The Department of Internal Affairs

The Department of Internal Affairs

Te Tari Taiwhenua

Building a safe, prosperous and respected nation


Services › Anti-Money Laundering › Sector and National Risk Assessments

These documents will be reviewed regularly.

Phase 2 AML/CFT Risk Assessment 2017

The Phase 2 Sector Risk Assessment (SRA) is a review of the characteristics of the new sectors covered by the AML/CFT Act - lawyers, conveyancers, accountants, real estate agents, high value dealers and the New Zealand Racing Board. The Phase 2 SRA is intended to help AML/CFT supervisors understand the money laundering and terrorism financing risks across these sectors and assist reporting entities by providing guidance on the specific risks and vulnerabilities relevant to their business.

AML/CFT Risk Assessment and Programme: Prompts and Notes for DIA reporting entities (Prompts and Notes)

This guideline provides reporting entities with a series of questions, supervisory expectation, reference material and suggested best practice that will help guide their risk assessment and programme. It provides a starting point, which can be supplemented with more detailed information provided by DIA supervisors. This guideline can be used by all DIA-supervised reporting entities, both small and large.

This guideline is not mandatory. Reporting entities may choose to use alternative methodologies to conduct their risk assessment and develop their programme.

Phase 1 AML/CFT Sector Risk Assessment Guides 2014

Help with assessing your money laundering risk

These guides provide you with help in thinking about how money launderers might use your business putting it at risk.

They will also help you conduct or revise your risk assessment which is compulsory under section 58 of the Anti-Money Laundering and Countering Financing of Terrorism Act.

We have used examples from overseas and international organisations such as the Financial Action Task Force. These examples may have reference to your business. Examples of how people launder money in New Zealand are in the Police National Risk Assessment.

The guides are not intended to replace your own risk assessment of your business. A copy of these guides is not a reporting entity risk assessment.

How to use the guides

There is a separate guide for each type of business that we regulate under the Anti-Money Laundering and Countering Financing of Terrorism Act.

Go to the guide that describes your business. You may need to look at more than one guide if your business provides more than one type of service.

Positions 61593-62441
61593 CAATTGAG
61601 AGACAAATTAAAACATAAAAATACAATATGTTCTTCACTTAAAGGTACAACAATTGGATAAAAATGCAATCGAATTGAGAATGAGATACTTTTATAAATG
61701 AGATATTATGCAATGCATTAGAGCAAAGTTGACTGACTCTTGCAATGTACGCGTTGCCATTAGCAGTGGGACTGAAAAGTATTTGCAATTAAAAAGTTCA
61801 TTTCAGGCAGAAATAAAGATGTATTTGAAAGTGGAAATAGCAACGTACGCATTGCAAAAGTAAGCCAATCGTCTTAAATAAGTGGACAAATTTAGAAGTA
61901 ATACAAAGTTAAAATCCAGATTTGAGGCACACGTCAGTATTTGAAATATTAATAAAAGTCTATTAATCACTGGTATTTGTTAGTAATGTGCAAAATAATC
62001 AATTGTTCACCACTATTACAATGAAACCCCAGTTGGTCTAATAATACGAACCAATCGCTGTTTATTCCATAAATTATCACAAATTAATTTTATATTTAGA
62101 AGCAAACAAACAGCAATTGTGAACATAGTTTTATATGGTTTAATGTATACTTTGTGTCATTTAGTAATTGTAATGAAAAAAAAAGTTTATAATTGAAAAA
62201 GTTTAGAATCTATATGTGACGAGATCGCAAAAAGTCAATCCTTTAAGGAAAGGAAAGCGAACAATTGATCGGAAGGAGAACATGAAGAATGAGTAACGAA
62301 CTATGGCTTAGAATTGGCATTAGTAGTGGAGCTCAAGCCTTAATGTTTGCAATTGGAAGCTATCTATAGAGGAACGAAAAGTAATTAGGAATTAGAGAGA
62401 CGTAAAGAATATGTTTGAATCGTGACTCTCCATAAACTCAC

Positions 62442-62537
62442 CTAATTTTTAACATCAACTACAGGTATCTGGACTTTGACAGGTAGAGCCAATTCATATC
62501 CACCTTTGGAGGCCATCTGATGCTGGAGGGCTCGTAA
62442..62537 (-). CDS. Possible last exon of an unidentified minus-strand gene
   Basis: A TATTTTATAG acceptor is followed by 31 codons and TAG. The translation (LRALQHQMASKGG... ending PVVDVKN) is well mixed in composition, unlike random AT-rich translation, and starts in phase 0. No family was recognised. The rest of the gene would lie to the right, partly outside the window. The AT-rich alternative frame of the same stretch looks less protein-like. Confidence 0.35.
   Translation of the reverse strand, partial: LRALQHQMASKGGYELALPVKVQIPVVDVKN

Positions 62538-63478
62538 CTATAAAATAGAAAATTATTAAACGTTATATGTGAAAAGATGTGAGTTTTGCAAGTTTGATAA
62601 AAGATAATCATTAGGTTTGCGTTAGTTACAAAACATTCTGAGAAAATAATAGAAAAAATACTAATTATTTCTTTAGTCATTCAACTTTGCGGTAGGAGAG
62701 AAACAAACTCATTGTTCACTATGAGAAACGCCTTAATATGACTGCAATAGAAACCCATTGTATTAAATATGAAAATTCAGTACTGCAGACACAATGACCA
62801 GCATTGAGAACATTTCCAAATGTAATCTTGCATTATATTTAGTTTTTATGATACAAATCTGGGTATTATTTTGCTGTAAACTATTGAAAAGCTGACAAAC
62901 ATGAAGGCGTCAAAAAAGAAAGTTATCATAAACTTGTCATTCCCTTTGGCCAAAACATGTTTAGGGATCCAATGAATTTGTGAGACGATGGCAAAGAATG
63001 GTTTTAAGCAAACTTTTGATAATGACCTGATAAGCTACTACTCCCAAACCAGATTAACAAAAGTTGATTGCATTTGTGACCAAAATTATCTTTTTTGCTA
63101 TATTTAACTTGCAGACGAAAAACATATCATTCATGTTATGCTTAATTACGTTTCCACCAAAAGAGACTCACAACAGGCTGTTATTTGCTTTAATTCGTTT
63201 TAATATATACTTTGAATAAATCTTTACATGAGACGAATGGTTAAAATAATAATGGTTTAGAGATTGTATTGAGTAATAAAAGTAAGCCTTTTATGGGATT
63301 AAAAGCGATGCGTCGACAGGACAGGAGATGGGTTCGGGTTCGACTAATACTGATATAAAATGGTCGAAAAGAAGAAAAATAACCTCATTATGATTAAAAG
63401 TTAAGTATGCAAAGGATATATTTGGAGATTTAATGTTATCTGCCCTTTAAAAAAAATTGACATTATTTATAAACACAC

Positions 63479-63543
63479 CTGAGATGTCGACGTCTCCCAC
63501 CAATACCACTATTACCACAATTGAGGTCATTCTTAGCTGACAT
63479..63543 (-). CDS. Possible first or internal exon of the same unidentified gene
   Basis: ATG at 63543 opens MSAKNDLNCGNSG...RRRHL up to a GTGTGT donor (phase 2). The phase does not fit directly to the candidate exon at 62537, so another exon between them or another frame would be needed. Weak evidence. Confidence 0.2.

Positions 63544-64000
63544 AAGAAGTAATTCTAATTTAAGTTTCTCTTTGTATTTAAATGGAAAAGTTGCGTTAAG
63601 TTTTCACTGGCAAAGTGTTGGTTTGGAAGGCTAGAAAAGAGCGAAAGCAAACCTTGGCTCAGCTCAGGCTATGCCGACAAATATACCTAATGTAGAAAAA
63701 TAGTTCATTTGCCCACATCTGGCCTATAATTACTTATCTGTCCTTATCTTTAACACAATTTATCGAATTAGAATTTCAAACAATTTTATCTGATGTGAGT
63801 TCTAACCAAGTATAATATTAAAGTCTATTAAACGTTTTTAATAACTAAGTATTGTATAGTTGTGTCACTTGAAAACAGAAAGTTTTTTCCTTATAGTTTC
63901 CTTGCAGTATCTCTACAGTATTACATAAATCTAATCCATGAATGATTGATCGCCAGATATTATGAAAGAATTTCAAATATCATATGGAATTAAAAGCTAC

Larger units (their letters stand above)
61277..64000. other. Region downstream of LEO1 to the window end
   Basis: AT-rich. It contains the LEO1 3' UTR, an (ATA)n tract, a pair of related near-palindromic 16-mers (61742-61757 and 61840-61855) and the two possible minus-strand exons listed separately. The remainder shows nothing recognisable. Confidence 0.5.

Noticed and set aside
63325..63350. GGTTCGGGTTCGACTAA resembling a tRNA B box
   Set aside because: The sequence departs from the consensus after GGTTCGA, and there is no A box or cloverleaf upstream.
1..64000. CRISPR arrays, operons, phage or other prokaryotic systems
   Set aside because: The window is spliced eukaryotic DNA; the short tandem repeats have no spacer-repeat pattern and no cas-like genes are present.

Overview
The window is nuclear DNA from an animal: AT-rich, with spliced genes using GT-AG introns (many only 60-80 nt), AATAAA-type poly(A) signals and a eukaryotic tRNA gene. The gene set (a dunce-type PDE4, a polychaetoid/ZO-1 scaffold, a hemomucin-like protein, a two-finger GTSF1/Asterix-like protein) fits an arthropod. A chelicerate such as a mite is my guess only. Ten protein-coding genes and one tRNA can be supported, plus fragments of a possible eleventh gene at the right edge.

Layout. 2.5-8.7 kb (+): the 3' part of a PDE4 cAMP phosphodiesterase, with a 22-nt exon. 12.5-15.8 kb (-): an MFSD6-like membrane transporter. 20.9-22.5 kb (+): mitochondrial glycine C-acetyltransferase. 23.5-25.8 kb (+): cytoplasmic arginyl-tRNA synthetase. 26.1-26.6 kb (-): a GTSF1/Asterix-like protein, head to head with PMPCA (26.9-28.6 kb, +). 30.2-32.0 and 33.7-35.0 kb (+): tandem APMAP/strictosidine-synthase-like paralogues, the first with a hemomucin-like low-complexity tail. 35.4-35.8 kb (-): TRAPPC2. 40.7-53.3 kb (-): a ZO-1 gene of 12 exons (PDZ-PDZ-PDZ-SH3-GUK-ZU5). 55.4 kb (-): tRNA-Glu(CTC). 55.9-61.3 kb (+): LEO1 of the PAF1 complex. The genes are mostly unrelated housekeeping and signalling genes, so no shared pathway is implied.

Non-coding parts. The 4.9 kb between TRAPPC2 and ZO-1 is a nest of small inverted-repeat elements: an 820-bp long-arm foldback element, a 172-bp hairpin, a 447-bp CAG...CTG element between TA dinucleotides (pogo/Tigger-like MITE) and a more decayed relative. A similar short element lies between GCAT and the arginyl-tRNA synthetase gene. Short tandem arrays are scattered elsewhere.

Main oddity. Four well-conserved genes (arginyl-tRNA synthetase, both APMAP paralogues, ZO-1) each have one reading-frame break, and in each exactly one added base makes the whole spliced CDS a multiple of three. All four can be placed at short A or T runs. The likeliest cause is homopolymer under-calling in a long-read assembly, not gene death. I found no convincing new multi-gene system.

In each guide there is a table to help you assess your business and the risk money laundering may pose to it.

The left-hand column of the table identifies some features that may be present in products or services that your business offers.

For each feature, reasons that might increase the risk of money laundering are in the 'higher risk factors' column. Reasons that might decrease the risk are in the 'lower risk factors' column.

In preparing your risk assessment, you should not wholly depend on the table. You should consider any special features of your business which might increase or lessen the risk.

Your anti-money laundering and countering financing of terrorism programme must include procedures, policies and controls to manage and lessen the risks identified in your risk assessment.

Phase 1 AML/CFT Sector Risk Assessment 2011

The Sector Risk Assessment (SRA) is a review of the characteristics of certain sectors of the financial system. It assesses the level of risk of money laundering occurring in that sector and outlines any particular risks in that area.

The Department of Internal Affairs' SRA is a preliminary assessment looking at the risks of money laundering in casinos, money service businesses, payroll remittance, lending, financial leasing, safe deposit/cash storage and non-bank credit card providers for the purposes of the AML/CFT Act.
The SRA is intended to help AML/CFT supervisors to understand the money laundering risks across the sector they will supervise, and assist reporting entities by providing guidance on the specific risks relevant to their sector or sub-sector.

Businesses are required to undertake a risk assessment of their business and should use the information in the SRA to help determine the risks that are relevant to their business. They should then incorporate any relevant risks in their own business money/terrorist financing risk assessment.

For more information please see our media release: Anti-money laundering risk assessment released (29 March 2011)

NZ Police Financial Intelligence Unit National Risk Assessment

The Financial Intelligence Unit of the New Zealand Police has released the National Risk Assessment (NRA) and a support document under the AML/CFT Act 2009.

The NRA is designed principally for the use of the Ministry of Justice, AML/CFT supervisors, and the New Zealand Customs Service. The NRA may also be useful to reporting entities in understanding the broader picture of money laundering and terrorist financing risks at a national level.

The NRA can be found on the Police website.

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